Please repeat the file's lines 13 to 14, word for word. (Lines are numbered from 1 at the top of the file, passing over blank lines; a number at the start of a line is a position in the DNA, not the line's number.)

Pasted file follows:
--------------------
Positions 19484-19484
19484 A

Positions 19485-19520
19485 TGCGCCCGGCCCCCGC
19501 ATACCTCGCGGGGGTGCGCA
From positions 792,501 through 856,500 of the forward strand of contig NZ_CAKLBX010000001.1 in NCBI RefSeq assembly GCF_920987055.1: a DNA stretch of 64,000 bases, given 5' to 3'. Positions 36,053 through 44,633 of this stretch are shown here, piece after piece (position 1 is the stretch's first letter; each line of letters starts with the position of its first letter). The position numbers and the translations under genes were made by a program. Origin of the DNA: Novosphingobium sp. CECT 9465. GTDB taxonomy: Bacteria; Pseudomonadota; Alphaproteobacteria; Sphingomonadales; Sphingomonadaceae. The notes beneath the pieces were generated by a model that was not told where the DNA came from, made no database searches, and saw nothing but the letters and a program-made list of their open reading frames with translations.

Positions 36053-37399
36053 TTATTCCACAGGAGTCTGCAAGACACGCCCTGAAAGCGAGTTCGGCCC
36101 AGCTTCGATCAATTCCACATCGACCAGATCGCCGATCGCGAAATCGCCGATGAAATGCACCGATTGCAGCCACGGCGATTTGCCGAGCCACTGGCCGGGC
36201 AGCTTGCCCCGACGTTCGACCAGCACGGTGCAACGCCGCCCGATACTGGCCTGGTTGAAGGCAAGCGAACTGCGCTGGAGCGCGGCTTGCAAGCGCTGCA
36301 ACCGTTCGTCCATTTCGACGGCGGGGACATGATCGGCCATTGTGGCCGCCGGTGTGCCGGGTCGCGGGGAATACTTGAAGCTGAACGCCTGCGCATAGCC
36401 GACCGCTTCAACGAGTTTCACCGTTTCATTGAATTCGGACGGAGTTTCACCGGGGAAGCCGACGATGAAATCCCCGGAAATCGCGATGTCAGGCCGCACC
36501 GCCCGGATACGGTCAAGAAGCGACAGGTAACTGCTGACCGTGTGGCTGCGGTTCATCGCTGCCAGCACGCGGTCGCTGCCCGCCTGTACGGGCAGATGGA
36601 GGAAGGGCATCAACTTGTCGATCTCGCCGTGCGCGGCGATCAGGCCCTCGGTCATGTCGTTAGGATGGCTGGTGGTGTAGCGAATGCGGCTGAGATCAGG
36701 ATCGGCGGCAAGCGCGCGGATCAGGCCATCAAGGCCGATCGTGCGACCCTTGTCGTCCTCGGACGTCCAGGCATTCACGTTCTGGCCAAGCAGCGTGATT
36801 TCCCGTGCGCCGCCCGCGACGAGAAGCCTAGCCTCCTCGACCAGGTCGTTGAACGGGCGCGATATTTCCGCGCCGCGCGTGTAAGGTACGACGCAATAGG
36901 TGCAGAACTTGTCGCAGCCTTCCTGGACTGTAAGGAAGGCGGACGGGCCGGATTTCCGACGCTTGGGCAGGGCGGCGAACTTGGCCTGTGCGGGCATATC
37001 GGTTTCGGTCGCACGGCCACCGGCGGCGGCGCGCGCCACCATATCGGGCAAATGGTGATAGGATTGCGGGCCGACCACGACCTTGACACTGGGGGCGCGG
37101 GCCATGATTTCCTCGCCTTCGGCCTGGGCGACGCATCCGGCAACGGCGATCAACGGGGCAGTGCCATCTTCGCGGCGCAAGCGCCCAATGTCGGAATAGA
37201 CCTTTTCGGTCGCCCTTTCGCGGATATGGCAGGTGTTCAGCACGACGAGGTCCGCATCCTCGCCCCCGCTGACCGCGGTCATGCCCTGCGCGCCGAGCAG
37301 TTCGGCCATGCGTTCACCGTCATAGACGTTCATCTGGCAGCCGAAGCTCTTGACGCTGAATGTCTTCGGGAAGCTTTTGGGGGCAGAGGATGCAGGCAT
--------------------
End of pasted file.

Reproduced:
36501 GCCCGGATACGGTCAAGAAGCGACAGGTAACTGCTGACCGTGTGGCTGCGGTTCATCGCTGCCAGCACGCGGTCGCTGCCCGCCTGTACGGGCAGATGGA
36601 GGAAGGGCATCAACTTGTCGATCTCGCCGTGCGCGGCGATCAGGCCCTCGGTCATGTCGTTAGGATGGCTGGTGGTGTAGCGAATGCGGCTGAGATCAGG